Out in the cold

© 2001 by Tommi Avicolli Mecca


Walking the streets of the Castro these days, it’s hard not to notice the homeless queer youth who call the pavement and the doorways of the buildings and the shops home. It’s impossible not to be aware that apartment rents are astronomical and that chain stores operate where once there were small businesses.    

It’s the new Castro, part of the new San Francisco. A city run by a mayor who once said that if you don’t earn $50,000 you shouldn’t live here. A city that may lose most of its nonprofits and its alternative arts groups because of high rents. A city where thousands have already been forced to leave because they could no longer afford to live here. A city where on any given day of the week hundreds line up outside free meals programs, where the cheapest residential hotel rooms cost $600-1,000 a month, where 183 people have died on the streets this past year alone.

How can such need exist in the queer community, or in the city as a whole, when these are supposedly economically prosperous times? When queer dot-com companies are acquiring queer media, when many other queer enterprises are booming as well, when Megan Smith of PlanetOut is invited to the World Economic Forum in Switzerland, the first out queer entrepreneur to ever get such an invitation?

These days, queers are seen as pretty upscale. Just look at the ads in the queer press or even in this pride guide. Queers supposedly can afford the best vacations, the most expensive jewelry, the chic-est wardrobes. We have the highest disposable income of any group. We hobnob with the rich and powerful, we are among the Bay Area’s elite and San Francisco’s upper crust. 

Yet people in our community continue to go homeless and hungry.  There’s more out in the cold than just homeless youth. Our conscience as a community has been put out to deep freeze as well.

How else do you explain the opposition that homeless queer youth shelters and residential programs have received in the Castro? Neighbors at community meetings have cited everything from property values to concerns about potential damage to their plants and trees as reasons for leaving queer youth out on the streets in the cold. Some have said, “We support shelters, but not here, not on our block, not in our neighborhood.” 

This Nimbyism is not surprising considering that this same neighborhood, which once had a reputation for being a model of caring for those with AIDS, also opposed Simply Supper, a free-meals program at the Castro-based Metropolitan Community Church. That program offers a free meal at its 150 Eureka St. address every Wednesday and Friday from 4-5pm.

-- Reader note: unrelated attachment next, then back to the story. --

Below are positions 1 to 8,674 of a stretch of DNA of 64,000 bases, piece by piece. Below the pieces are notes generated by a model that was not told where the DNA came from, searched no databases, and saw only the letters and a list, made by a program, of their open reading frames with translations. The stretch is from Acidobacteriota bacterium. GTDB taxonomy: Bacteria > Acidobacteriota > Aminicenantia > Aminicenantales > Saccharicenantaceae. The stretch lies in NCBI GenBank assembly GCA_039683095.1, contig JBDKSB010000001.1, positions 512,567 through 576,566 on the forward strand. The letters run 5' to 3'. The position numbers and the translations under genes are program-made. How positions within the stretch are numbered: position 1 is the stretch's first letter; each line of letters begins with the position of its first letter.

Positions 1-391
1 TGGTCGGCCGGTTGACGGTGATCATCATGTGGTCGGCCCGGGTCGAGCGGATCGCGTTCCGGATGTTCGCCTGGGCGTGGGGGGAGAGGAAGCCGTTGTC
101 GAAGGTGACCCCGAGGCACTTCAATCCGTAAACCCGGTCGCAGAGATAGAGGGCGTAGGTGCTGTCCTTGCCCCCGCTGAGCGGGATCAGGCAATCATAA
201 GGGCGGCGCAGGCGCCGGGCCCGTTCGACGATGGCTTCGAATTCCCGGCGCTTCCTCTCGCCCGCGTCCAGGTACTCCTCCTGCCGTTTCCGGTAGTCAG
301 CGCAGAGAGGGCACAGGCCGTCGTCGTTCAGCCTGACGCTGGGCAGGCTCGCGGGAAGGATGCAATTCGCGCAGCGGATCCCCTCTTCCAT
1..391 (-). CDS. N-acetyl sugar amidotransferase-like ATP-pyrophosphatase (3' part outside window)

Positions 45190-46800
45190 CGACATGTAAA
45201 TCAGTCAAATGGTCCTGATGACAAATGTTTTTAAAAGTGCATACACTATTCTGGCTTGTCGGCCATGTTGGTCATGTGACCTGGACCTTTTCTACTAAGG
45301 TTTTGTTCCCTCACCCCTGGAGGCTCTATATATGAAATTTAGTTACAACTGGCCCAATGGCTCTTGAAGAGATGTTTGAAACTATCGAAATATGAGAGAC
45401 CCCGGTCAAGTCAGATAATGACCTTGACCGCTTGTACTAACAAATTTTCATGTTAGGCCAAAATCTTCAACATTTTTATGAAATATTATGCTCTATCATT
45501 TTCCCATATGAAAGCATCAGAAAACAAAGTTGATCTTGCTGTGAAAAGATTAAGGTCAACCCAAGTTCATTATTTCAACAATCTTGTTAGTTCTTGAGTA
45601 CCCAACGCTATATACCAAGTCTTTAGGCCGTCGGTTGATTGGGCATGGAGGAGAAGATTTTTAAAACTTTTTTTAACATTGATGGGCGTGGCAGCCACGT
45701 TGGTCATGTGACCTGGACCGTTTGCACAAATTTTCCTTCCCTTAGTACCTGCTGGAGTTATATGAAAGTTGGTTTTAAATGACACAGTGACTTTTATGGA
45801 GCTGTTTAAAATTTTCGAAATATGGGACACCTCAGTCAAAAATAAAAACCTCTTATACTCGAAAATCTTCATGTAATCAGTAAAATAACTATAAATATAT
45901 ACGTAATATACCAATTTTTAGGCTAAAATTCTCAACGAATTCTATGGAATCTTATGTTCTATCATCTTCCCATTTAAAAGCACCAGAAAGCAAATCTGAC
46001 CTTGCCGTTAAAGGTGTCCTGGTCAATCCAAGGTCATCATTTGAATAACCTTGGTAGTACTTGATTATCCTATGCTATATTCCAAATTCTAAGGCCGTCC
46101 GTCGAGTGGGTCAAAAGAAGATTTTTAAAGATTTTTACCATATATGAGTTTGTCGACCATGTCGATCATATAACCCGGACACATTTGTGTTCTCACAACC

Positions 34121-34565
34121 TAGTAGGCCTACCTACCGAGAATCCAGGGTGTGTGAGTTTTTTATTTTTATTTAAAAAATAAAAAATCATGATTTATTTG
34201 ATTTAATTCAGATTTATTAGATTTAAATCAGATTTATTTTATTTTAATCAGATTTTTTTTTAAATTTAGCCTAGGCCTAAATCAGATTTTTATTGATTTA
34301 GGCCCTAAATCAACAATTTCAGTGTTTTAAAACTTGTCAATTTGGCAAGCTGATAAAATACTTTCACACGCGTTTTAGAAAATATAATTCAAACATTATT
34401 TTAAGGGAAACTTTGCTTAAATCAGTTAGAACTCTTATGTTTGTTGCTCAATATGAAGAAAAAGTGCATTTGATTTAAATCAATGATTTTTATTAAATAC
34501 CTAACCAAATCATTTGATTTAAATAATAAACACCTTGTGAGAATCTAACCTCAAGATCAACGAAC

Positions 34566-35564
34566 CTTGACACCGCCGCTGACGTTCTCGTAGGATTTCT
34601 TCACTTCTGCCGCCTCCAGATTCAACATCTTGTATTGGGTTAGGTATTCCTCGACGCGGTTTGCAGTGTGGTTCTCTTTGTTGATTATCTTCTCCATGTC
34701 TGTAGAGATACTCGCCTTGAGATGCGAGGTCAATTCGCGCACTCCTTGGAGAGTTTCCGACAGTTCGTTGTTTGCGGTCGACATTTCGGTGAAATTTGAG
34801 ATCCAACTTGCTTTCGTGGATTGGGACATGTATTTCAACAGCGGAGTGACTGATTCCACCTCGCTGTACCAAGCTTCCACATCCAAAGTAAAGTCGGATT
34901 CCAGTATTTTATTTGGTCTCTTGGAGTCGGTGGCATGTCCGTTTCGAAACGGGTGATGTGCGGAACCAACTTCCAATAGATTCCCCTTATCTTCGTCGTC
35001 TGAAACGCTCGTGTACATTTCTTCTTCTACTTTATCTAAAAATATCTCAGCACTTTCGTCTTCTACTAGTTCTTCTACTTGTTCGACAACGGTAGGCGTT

The demographics of neighborhoods like the Castro are changing rapidly. As the economic success of Silicon Valley sent hordes of workers into San Francisco looking for a place to live, long-term tenants and working-class people got pushed out to make way for a new class of folks who could pay higher rents. Landlords used owner move-ins and the state’s Ellis Act to evict tenants in rent-controlled apartments. Thousands were displaced.

Queer youth, fleeing here as they have for decades, could no longer afford the rents, even with jobs. Many PWAs were left to fend for themselves, sleeping in cars or simply living on the streets. Those who were lucky received housing vouchers from AIDS organizations.

Real-estate speculators and companies cleaned up; like vultures at a kill, they lost little time in making the best of a good thing. Exorbitant  commercial rents in the Castro kept some storefronts vacant and others constantly changing hands. Apartment rents continued soaring, excluding all but the A gays from the possibility of living in “Mecca.” Only those lucky enough to keep their rent-controlled apartments had any chance at staying in the Castro, let alone San Francisco.

The Castro went from a place where people of different classes could live to a place where only one class could live. It went from a place where nonprofits could afford to operate to a place where small businesses faced spiraling rents they could no longer afford. It went from a place of constant political activity to a place where politics occurs mostly on weekends at the corner of 18th & Castro.

But despite all of its shortcomings, despite gentrification and outrageous rents, the neighborhood remains a refuge for the huddled queer masses yearning for a place to live without discrimination or fear of bashing. A dream deferred from another era perhaps, but still a haven for queer youth, many of whom end up homeless on its streets. 

At its best, the Castro provides a political base for a disenfranchised group, a visible community for all the world to see, a place to navigate to and from like the North Star to a sailor. In the late 70s before rent control was passed by the Board of Supervisors in June 1979, it faced a housing crisis–rents rose and many people were pushed out. Harvey Milk lost his camera store in 1978 when his rent tripled. In the 80s the Castro was devastated by AIDS. The threat to the Castro from this current housing crisis seems insurmountable. Even talk of a slow-down in the internet economy hasn’t stopped the evictions or the displacement. Hopefully, it will all change when real-estate prices level or drop.

But the spiritual crisis remains. Will we rise to the occasion and care for those out in the cold? We need to be there at every opportunity to shout d≤own the Nimbyism, to denounce the anti-homeless sentiments, to support shelters and food programs and protest real-estate speculation.

It’s time to thaw out our conscience, to say to our youth, “we care” and mean it. To find ways to provide enough affordable housing in the Castro, to protect the low-income and working folks who still live there, to leave no one out in the cold anymore.

Otherwise, what legacy will we leave behind?


originally published in the 2001 SF pride guide.